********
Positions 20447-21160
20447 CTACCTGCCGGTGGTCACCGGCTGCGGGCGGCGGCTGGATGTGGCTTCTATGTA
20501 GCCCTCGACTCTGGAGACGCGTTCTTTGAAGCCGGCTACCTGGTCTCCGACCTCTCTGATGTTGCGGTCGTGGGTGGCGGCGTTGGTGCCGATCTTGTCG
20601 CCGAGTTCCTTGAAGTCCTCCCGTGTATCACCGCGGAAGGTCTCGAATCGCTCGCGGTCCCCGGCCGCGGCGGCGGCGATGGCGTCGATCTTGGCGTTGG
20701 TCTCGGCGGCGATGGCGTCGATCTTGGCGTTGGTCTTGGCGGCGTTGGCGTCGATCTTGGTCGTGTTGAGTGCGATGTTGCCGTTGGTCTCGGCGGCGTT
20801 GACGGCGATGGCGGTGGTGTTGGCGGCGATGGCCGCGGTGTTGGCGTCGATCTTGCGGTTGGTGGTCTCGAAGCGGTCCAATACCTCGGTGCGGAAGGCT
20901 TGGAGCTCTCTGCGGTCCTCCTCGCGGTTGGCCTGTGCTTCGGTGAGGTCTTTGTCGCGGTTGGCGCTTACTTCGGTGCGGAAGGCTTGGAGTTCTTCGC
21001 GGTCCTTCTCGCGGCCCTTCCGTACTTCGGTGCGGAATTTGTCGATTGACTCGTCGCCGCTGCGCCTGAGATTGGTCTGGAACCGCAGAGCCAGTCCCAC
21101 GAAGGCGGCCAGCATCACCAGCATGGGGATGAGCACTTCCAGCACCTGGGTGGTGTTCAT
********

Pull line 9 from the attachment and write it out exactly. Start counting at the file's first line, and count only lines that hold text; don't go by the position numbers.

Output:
21101 GAAGGCGGCCAGCATCACCAGCATGGGGATGAGCACTTCCAGCACCTGGGTGGTGTTCAT